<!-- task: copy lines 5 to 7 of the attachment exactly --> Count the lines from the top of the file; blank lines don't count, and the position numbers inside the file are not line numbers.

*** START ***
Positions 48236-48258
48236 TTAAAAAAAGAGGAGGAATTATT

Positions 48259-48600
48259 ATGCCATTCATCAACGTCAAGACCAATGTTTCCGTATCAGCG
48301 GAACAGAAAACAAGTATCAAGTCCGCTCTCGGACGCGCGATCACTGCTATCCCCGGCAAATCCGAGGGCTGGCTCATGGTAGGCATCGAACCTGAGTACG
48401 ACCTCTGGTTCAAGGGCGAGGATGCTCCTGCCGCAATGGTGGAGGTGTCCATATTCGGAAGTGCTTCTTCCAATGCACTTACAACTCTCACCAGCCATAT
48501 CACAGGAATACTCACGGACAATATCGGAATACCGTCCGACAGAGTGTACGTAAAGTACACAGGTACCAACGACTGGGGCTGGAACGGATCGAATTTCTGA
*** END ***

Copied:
48301 GAACAGAAAACAAGTATCAAGTCCGCTCTCGGACGCGCGATCACTGCTATCCCCGGCAAATCCGAGGGCTGGCTCATGGTAGGCATCGAACCTGAGTACG
48401 ACCTCTGGTTCAAGGGCGAGGATGCTCCTGCCGCAATGGTGGAGGTGTCCATATTCGGAAGTGCTTCTTCCAATGCACTTACAACTCTCACCAGCCATAT
48501 CACAGGAATACTCACGGACAATATCGGAATACCGTCCGACAGAGTGTACGTAAAGTACACAGGTACCAACGACTGGGGCTGGAACGGATCGAATTTCTGA